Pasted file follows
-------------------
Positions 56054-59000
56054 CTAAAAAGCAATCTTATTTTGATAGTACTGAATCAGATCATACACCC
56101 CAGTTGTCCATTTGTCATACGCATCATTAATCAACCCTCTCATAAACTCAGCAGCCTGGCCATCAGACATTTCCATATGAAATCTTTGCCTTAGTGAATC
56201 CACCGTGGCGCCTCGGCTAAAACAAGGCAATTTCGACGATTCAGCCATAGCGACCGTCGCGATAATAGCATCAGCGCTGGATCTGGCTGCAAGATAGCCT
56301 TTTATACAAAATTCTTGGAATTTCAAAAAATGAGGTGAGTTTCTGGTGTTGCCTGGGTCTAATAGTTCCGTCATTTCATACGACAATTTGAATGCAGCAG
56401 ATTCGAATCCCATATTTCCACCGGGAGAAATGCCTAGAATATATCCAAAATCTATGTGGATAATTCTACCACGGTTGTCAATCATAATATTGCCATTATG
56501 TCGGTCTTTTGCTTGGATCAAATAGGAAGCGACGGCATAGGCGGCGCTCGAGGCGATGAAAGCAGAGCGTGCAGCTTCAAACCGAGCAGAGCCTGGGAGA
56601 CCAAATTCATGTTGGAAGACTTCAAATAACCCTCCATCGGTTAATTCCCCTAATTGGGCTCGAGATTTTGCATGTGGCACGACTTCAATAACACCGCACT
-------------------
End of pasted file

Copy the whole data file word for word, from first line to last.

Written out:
Positions 56054-59000
56054 CTAAAAAGCAATCTTATTTTGATAGTACTGAATCAGATCATACACCC
56101 CAGTTGTCCATTTGTCATACGCATCATTAATCAACCCTCTCATAAACTCAGCAGCCTGGCCATCAGACATTTCCATATGAAATCTTTGCCTTAGTGAATC
56201 CACCGTGGCGCCTCGGCTAAAACAAGGCAATTTCGACGATTCAGCCATAGCGACCGTCGCGATAATAGCATCAGCGCTGGATCTGGCTGCAAGATAGCCT
56301 TTTATACAAAATTCTTGGAATTTCAAAAAATGAGGTGAGTTTCTGGTGTTGCCTGGGTCTAATAGTTCCGTCATTTCATACGACAATTTGAATGCAGCAG
56401 ATTCGAATCCCATATTTCCACCGGGAGAAATGCCTAGAATATATCCAAAATCTATGTGGATAATTCTACCACGGTTGTCAATCATAATATTGCCATTATG
56501 TCGGTCTTTTGCTTGGATCAAATAGGAAGCGACGGCATAGGCGGCGCTCGAGGCGATGAAAGCAGAGCGTGCAGCTTCAAACCGAGCAGAGCCTGGGAGA
56601 CCAAATTCATGTTGGAAGACTTCAAATAACCCTCCATCGGTTAATTCCCCTAATTGGGCTCGAGATTTTGCATGTGGCACGACTTCAATAACACCGCACT